Since Ethiopia started building the Grand Renaissance Dam (GERD), the negotiation crisis between the three countries (Egypt, Sudan, and Ethiopia) has got complicated. Cairo and Khartoum talk about the dam’s danger, and there has been no pause in talking about a proposed military option that Egypt might resort to. The stalled negotiations, which stop and then resume repeatedly, have prompted many Egyptians at various times to demand the government and the army to direct a military strike on the dam before it is too late, especially in light of Ethiopia’s procrastination.
Supporters of exploding the Renaissance Dam expressed their concern about the specter of thirst, in conjunction with a government admission that Egypt has entered the water poverty stage and the need to search for solutions. The military option and the bombing of the Renaissance Dam and the war for water returned to the forefront again after a speech by US President Donald Trump, who criticised the Ethiopian position on the negotiations and made clear that the matter might end with Egypt directing a military strike on the dam.
Opinions diverged after Trump’s statements. Egyptian officials considered that the US president had given Cairo the green light to blow up the dam, international experts criticised his statements, describing them as frivolous and fueling tension. Although the idea of exploding the Renaissance Dam is already in place and many Egyptians demand it, Abdel Fattah al-Sisi completely ruled it out in various statements, stressing his adherence to the principle of negotiations and that it is the only solution.
Al-Sisi accuses the January 25 revolution of being the reason for the weakening of Egypt and Ethiopia’s daring to accelerate the dam’s implementation, stating that the crisis would not have occurred had it not been for the revolution. Al-Sisi’s accusation and his repeated attack on the January revolution comes despite his signing of an agreement with Ethiopia and Sudan in 2015 that allowed the Ethiopian side to build the dam and obtain its necessary financing.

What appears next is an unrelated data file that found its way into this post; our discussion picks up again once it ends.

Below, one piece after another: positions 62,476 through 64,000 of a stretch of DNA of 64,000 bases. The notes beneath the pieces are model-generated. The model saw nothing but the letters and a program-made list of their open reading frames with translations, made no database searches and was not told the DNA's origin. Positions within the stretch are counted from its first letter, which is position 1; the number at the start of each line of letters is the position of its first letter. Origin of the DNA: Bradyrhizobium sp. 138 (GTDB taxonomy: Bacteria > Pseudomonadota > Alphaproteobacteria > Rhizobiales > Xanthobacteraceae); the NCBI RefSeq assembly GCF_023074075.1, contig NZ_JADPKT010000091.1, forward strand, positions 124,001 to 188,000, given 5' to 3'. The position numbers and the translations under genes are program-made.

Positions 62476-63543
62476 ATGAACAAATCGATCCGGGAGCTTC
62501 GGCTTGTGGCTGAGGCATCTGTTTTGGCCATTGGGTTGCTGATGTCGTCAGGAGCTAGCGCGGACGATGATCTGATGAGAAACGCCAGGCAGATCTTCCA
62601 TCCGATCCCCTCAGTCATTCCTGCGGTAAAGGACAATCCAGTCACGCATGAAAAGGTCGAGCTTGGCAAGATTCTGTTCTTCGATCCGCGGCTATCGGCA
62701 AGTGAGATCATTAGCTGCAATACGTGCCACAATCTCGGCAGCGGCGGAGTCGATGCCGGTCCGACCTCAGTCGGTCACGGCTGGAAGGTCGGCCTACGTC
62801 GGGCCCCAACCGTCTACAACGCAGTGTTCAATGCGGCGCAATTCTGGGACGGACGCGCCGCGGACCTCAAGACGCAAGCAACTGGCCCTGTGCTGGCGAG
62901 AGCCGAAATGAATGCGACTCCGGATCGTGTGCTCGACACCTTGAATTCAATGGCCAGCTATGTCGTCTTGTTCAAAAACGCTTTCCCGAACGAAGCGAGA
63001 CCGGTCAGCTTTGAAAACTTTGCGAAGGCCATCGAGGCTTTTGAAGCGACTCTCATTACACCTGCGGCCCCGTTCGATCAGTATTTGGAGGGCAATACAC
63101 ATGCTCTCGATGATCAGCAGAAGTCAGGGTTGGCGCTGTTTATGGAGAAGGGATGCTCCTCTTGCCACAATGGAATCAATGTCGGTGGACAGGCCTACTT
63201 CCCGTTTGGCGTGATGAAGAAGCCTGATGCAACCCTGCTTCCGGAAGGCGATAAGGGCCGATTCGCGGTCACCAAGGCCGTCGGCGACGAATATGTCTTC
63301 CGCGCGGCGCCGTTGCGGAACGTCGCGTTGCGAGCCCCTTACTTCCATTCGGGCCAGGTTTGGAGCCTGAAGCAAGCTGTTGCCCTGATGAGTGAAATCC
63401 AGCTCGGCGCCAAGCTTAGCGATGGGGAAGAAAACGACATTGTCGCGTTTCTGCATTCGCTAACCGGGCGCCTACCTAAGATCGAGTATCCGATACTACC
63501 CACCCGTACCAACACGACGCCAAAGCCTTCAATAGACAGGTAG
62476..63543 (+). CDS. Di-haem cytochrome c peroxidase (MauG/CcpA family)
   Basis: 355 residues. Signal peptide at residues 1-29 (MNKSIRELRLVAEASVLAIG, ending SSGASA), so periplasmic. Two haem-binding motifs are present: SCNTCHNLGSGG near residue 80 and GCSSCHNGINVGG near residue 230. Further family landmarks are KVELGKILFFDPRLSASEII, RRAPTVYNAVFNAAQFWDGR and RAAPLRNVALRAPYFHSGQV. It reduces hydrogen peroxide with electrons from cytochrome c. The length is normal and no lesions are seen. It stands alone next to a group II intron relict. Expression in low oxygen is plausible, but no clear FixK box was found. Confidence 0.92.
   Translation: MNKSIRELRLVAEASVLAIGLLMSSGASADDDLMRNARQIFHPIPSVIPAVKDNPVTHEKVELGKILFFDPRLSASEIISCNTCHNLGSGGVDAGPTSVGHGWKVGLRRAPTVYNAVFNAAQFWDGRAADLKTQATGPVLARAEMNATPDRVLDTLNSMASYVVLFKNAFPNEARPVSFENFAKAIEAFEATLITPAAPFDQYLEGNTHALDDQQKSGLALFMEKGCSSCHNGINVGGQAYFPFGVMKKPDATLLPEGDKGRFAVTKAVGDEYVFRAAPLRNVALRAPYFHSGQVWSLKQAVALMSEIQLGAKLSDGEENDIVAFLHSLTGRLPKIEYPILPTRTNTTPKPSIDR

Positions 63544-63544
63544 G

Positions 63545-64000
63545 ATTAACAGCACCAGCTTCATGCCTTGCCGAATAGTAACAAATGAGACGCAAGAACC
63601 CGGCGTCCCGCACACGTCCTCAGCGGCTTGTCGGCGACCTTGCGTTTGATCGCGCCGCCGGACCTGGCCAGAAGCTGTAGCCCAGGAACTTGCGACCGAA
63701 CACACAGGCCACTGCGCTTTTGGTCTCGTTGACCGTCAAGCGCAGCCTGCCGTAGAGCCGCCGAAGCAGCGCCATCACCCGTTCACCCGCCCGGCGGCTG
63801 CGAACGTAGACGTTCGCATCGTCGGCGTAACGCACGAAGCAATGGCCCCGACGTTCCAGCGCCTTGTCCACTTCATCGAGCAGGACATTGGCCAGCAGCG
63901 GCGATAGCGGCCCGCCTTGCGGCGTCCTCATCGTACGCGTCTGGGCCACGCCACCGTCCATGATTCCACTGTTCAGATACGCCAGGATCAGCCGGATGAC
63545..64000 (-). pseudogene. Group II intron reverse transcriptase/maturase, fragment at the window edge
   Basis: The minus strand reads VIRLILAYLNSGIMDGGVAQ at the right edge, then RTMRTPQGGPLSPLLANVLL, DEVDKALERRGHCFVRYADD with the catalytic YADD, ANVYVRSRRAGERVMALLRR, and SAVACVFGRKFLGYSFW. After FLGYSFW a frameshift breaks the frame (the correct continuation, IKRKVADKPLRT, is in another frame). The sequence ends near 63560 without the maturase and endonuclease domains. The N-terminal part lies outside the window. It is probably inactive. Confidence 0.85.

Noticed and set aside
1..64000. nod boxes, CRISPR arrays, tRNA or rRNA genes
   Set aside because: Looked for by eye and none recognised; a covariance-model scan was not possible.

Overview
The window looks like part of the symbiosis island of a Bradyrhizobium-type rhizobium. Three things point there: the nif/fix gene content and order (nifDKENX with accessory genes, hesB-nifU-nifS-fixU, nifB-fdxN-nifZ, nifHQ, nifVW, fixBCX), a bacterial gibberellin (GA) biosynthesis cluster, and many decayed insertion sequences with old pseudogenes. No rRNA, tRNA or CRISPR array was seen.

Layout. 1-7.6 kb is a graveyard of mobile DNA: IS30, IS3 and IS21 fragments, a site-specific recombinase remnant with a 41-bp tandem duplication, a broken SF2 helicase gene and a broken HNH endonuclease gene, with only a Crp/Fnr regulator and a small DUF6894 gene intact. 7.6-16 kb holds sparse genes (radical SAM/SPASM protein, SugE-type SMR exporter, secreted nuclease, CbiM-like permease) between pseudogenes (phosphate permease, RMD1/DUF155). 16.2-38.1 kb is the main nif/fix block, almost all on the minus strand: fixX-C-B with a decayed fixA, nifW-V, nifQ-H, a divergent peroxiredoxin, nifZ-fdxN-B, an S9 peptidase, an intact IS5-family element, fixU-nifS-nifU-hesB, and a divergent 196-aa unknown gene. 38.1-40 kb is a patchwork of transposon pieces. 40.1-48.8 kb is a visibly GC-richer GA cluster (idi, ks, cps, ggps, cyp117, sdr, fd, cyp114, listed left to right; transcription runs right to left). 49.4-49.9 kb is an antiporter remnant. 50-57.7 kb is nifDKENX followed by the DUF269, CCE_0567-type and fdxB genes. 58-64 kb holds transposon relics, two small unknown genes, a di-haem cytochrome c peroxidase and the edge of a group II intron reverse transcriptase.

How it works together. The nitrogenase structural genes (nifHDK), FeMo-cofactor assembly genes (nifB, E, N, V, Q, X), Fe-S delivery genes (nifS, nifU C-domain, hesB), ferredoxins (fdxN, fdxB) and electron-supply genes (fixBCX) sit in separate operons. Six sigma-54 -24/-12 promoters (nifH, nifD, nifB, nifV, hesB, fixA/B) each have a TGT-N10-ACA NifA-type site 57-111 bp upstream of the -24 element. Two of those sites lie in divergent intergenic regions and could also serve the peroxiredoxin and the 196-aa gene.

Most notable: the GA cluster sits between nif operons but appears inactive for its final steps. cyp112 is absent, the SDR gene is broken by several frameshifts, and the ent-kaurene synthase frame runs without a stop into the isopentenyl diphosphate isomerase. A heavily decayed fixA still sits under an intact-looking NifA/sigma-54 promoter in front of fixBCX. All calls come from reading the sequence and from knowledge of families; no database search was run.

Egyptian opponents accuse al-Sisi of forsaking Egypt’s historical rights in the Nile River and threatening Egyptian national security by entering the water scarcity stage, which threatens to pollute millions of acres of agricultural land. Activists believe that al-Sisi signed the agreement that allowed Ethiopia to build the dam without any guarantees for Egypt in exchange for African recognition of his legitimacy and the legitimacy of his new regime, which came through a military coup in 2013.
Striking the GERD
The statements of US President Donald Trump regarding the possibility of striking the GERD angered Addis Ababa, which summoned the US ambassador, asking for clarifications on these statements. Trump warned of the seriousness of the situation related to the dam crisis, saying that “the matter may end up with the Egyptians blowing up the dam.” He added, “I said it and say it loud and clear: They will blow up this dam, and they have to do something. They should have stopped it long before it started.”
Trump stressed that Egypt has every right to protect its share in the Nile waters. Ethiopia’s neglect of the recent agreement is unacceptable, which was considered by former Egyptian Minister of Irrigation Nasr Allam as a green light for Egypt to blow up the dam. In February, Washington announced that an agreement had been reached on the dam’s work mechanism, and Cairo signed it with its initials.
On the other hand, Ethiopia refrained from signing and accused the United States of siding with Egypt in this crisis, which prompted the US administration to impose sanctions on Addis Ababa and prevent some aid. Trump’s recent statements regarding the military solution and the destruction of the Renaissance Dam were met with official Egyptian silence. At the same time, the European Union warned in a statement of increasing tensions over the dam. For its part, The Washington Post criticised Trump’s position and saw that instead of helping him find a solution to this conflict, he is inciting war. The newspaper ruled out that Abdel Fattah al-Sisi would listen to Trump, and described the US president’s statements as reckless and ignorant.
The negotiations failed
For his part, Dina Mufti, the former Ethiopian ambassador in Cairo and the official spokesperson for the Ethiopian Foreign Ministry, described the US president’s statements regarding the possibility of Egypt bombing the Renaissance Dam as a criminal statement. Ethiopian Prime Minister Abiy Ahmed confirmed that the Renaissance Dam belongs to his country, adding that there is no force preventing Ethiopia from achieving its goals in this regard.
The Egyptian regime has not officially commented on Trump’s statements, but it usually confirms its commitment to a negotiated solution and not to resort to military action. The official silence of Egypt was followed by media ignorance of Trump’s statements, and it appeared that most of the media professionals affiliated with the authority ignored covering the matter in their programmes. Meanwhile, the journalist close to the regime, Muhammad al-Baz, said that the information he had belies the American president and that it was not on Egypt’s agenda to strike the dam.
The official silence came amid a division of Egyptian experts between supporters and opponents of the idea of destroying the dam. Some of them considered it an opportunity and a green light in light of America’s preoccupation with the presidential elections. Others saw it as recklessness that may explode a regional war.